Backup catcher may become an issue for the Houston Astros in the coming days.
Injuries in baseball can never be avoided. They are just a part of the game. Just look at the recent, yet ultimately good news, surrounding Lance McCullers and his right shoulder. Unfortunately for the Houston Astros, the latest setback for catcher Max Stassi and his left hand doesn’t look quite as optimistic and the development impacts one of the thinnest positions in the entire organization. Let’s hope his upcoming tests means good news for all parties involved.
The situation with Stassi should be clarified later today as he sees a specialist regarding his ailing left hand. Per Jose de Jesus Ortiz of the Houston Chronicle, Astros manager A.J. Hinch warns that it is too early to determine if Stassi has indeed fractured his left hamate bone. But for the team to send him back to Houston for further examination doesn’t bode well for the young catcher.
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If a fracture is indeed found, then the injury could put Stassi on the shelf for quite a while. The question would then become who will replace the young catcher on the active roster while he is on the mend. Don’t forget that the Astros still have Jason Castro as the primary catcher, and there are options within the system. Alfredo Gonzalez, Tyler Heineman, Roberto Pena, and even Evan Gattis, could be looked upon to temporarily fulfill the role. Check out CTH’s own Colin Gay and his most recent post for a more detailed look at numerous of the potential options for the backup catcher role heading into the 2016 season.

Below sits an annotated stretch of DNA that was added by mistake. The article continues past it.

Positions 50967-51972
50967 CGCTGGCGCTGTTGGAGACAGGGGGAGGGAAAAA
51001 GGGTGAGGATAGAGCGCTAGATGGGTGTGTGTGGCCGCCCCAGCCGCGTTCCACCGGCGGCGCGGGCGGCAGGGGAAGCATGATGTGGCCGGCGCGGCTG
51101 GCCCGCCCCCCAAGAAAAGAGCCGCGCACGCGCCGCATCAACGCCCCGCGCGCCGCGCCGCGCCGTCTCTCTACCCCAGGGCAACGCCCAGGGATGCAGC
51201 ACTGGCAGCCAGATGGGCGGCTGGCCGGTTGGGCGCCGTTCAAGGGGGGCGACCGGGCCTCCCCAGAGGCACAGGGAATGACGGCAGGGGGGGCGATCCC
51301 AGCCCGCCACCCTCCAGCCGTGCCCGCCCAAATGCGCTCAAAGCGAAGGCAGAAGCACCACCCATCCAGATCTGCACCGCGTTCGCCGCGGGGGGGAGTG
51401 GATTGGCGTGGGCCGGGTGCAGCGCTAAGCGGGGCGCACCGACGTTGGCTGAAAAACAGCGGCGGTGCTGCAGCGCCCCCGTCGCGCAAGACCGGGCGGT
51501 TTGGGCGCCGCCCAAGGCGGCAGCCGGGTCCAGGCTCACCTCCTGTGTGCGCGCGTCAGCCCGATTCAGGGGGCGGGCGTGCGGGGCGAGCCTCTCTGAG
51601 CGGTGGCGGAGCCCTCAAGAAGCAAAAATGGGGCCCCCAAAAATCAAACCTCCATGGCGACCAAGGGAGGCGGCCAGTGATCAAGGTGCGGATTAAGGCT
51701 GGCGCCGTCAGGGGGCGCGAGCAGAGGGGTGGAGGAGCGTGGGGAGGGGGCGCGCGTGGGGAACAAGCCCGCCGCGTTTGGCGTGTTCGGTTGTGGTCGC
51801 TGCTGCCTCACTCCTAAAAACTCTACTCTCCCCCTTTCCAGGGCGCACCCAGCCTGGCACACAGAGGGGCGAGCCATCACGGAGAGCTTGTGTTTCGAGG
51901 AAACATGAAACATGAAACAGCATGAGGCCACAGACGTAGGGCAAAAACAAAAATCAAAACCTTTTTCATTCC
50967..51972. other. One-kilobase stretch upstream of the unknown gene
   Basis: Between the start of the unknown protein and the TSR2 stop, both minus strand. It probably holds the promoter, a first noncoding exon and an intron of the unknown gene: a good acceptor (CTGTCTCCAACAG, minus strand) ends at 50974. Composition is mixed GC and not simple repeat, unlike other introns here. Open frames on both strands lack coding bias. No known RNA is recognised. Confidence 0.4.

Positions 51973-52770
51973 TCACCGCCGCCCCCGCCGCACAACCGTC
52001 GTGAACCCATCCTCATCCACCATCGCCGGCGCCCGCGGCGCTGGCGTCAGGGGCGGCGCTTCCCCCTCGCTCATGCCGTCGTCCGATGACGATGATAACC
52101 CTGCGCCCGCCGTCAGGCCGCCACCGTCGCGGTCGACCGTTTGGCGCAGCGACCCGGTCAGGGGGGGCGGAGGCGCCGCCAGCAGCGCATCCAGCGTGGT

But the Astros may need to turn its attention outside the organization if the franchise’s brain trust decides that would be to the detriment of the team. Odds are that the team will roll with one of the minor league options if push came to shove, however, the situation is still fluid.
Stassi, entering his age-25, hit .211/.279/.384 with 13 home runs and 43 RBI in 294 at-bats with the Fresno Grizzlies in 2015. He also appeared in 11 games for the Astros after being a late season call up. He does offer plenty of power like the previous backup catcher, Hank Conger, but will need to prove his worth behind the plate when he does come back. This would actually be the key for any catcher hoping to lock down the backup role on the major league roster.
**Statistics provided by Fangraphs**